Mitochondrial function plays a role in both AIDS progression and highly active antiretroviral therapy (HAART) toxicity, therefore we sought to determine whether mitochondrial (mt) DNA variation revealed novel AIDS Restriction Genes (ARGs), particularly as mtDNA single nucleotide polymorphisms (SNPs) are known to influence regulation of oxidative phosphorylation, reactive oxygen species (ROS) production, and apoptosis.
Retrospective cohort study.
We performed an association study of mtDNA haplogroups among 1833 European American HIV-1 patients from five US cohorts, the Multicenter AIDS Cohort Study (MACS), the San Francisco City Clinic Study (SFCC), Hemophilia Growth and Development Study (HGDS), the Multicenter Hemophilia Cohort Study (MHCS), and the AIDS Linked to Intravenous Experiences (ALIVE) cohort to determine whether the mtDNA haplogroup correlated with AIDS progression rate.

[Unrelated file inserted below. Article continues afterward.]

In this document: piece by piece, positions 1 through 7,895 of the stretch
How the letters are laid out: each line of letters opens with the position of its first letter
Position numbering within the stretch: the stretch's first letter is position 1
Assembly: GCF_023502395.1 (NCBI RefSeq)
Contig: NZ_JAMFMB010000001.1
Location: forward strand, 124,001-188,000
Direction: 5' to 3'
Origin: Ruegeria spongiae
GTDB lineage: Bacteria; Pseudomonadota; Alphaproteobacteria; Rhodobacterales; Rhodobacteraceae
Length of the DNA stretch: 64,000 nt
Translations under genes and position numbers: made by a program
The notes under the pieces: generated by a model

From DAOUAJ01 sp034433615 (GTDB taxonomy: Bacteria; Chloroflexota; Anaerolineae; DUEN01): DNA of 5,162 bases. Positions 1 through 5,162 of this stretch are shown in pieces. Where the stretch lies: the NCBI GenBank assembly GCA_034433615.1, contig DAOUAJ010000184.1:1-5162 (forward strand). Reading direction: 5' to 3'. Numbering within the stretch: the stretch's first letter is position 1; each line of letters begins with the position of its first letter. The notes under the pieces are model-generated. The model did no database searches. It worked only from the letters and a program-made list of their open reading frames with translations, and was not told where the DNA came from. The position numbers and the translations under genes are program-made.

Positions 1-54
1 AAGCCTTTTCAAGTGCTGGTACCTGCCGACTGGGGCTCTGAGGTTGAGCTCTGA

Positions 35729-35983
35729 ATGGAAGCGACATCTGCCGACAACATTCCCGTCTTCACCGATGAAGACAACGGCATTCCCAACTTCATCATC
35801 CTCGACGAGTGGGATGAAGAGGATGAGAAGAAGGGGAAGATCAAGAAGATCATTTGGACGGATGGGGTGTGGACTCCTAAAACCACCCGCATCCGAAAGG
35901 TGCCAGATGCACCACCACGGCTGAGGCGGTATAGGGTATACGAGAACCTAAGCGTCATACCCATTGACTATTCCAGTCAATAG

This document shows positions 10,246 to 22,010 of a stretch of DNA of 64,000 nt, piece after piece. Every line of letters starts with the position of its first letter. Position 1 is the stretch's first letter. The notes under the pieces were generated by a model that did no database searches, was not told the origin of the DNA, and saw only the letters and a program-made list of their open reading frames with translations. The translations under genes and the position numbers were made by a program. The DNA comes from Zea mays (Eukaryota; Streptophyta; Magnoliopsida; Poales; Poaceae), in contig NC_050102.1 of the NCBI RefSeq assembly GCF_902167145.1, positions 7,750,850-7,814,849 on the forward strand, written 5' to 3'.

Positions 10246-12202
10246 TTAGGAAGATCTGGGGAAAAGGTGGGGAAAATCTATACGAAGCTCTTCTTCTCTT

MtDNA haplogroups J and U5a were elevated among HIV-1 infected people who display accelerated progression to AIDS and death. Haplogroups Uk, H3, and IWX appeared to be highly protective against AIDS progression.
The associations found in our study appear to support a functional explanation by which mtDNA variation among haplogroups influencing ATP production, ROS generation, and apoptosis is correlated to AIDS disease progression, however repeating these results in cohorts with different ethnic backgrounds would be informative. These data suggest that mitochondrial genes are important indicators of AIDS disease progression in HIV-1 infected persons.